9 Business Lessons from the Green Lantern

This weekend, I watched the Green Lantern movie. It was awesome! Here are nine (9) business lessons I learned from the movie:

1. Green Lantern operates on green energy and the color green represents a species’ will. Our will allows us to create what we imagine. Anything the Green Lantern could see in his mind, he could create. He just needed to focus. We are only as strong as our will. The business lesson here is that every business leader needs to utilize laser focused creativity and imagination to develop a vision for what the business needs to look like and for strategies the business can use to overcome barriers. This is where a sound business plan and strategic planning comes into play. To stay creative, business leaders also have to overcome getting into ruts and feeling burned out.

Scott Gerber, founder of the Young Entrepreneur’s Council recently wrote a Huffington Post article on how entrepreneurs can get back to being creative and productive. The answers included: 1) taking on a hobby other than the startup; 2) delegate and outsource certain functions; 3) take time to recharge and get away; 4) focus on activity that gives you energy; 5) find a business partner; 6) read about art, literature, history; 7) mentor others;  8) work out; 9) pick a company that is getting it right to emulate and track; 10) conquer a fear with sky diving, mountain climbing or some other adventure; 11) invest in something creative or different for your business; 12) turn to your mentors; 13) network with folks in other fields; 14) take up creative writing; and 15) change your routine.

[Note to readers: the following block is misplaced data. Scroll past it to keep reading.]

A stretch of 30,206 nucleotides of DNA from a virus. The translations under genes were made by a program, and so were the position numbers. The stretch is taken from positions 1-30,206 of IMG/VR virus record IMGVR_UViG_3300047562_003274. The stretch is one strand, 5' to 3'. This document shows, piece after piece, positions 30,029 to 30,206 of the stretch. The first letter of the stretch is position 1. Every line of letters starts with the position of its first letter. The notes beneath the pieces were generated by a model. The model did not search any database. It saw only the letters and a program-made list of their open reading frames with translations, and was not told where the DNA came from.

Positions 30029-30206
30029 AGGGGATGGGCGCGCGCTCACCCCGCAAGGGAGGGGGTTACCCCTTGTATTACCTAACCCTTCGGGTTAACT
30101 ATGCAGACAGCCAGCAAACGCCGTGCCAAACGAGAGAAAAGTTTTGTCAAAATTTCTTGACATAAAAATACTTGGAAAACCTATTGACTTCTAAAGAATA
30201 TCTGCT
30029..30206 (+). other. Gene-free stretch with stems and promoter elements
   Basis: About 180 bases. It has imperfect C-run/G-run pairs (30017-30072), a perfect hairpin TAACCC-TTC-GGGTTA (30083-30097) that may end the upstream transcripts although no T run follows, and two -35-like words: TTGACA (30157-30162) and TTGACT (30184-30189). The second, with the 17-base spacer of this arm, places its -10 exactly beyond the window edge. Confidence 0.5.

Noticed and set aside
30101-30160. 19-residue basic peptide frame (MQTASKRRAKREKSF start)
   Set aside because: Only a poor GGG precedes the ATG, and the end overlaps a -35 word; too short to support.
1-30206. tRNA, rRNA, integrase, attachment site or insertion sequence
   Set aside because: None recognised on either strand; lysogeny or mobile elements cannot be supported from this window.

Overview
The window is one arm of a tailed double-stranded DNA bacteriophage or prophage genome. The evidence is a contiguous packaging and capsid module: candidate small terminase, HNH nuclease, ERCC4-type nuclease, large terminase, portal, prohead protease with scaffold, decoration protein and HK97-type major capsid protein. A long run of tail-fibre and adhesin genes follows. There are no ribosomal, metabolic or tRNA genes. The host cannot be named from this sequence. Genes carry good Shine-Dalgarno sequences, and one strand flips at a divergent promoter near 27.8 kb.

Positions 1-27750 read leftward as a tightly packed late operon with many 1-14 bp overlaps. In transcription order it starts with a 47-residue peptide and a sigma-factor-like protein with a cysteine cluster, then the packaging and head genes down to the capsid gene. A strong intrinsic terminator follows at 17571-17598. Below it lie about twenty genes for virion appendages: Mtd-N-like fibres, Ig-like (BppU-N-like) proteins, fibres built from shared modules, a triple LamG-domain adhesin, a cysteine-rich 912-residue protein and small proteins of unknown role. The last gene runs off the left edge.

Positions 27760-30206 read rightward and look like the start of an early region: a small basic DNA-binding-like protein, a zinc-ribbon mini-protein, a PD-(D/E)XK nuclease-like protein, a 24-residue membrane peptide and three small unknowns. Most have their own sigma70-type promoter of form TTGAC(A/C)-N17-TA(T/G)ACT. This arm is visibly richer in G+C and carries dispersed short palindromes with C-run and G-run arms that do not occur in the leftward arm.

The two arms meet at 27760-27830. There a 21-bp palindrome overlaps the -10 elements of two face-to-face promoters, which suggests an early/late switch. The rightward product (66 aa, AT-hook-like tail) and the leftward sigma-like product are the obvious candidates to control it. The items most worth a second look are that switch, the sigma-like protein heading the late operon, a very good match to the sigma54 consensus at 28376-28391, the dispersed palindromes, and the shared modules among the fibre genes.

2. Your will is what makes you take action.
3. The Green Lantern Corps is only as strong as its weakest link.
4. In the movie, the villain Parallax had the color yellow and fed on the fear of others. This is actually the color I associate with cowardice. Fear stops you and makes you weak. Ignore your fear. Last year, Karen Klein wrote a BusinessWeek article about Nell Merlino and what holds women business owners back. Nell Merlino advocates that women business owners need to hire. However, Nell acknowledged that many feared doing so because they were afraid they would not be able to make payroll or would cede and lose control and management of their brand. In Nell Merlino’s self help memoir entitled “Stepping out of Line”, she advocates that whatever you can imagine for yourself, you can achieve – and imagination and dedication are the keys.
5. The Green Lantern ring chose the character Hal to be the Green Lantern. In the movie, it was stated that the “ring” chose Hal; and the ring never makes a mistake. I think the ring is symbolic of a higher spirit or God. Just as Hal was chosen to serve as the Green Lantern, I think God chooses individuals to be business leaders.
6. In the movie, the villain was an evil power of darkness that fed on fear. In business, our enemies are naysayers or competitors that block the market entry of newcomers. It was stated in the movie that the will is the sole weapon against the enemy of fear.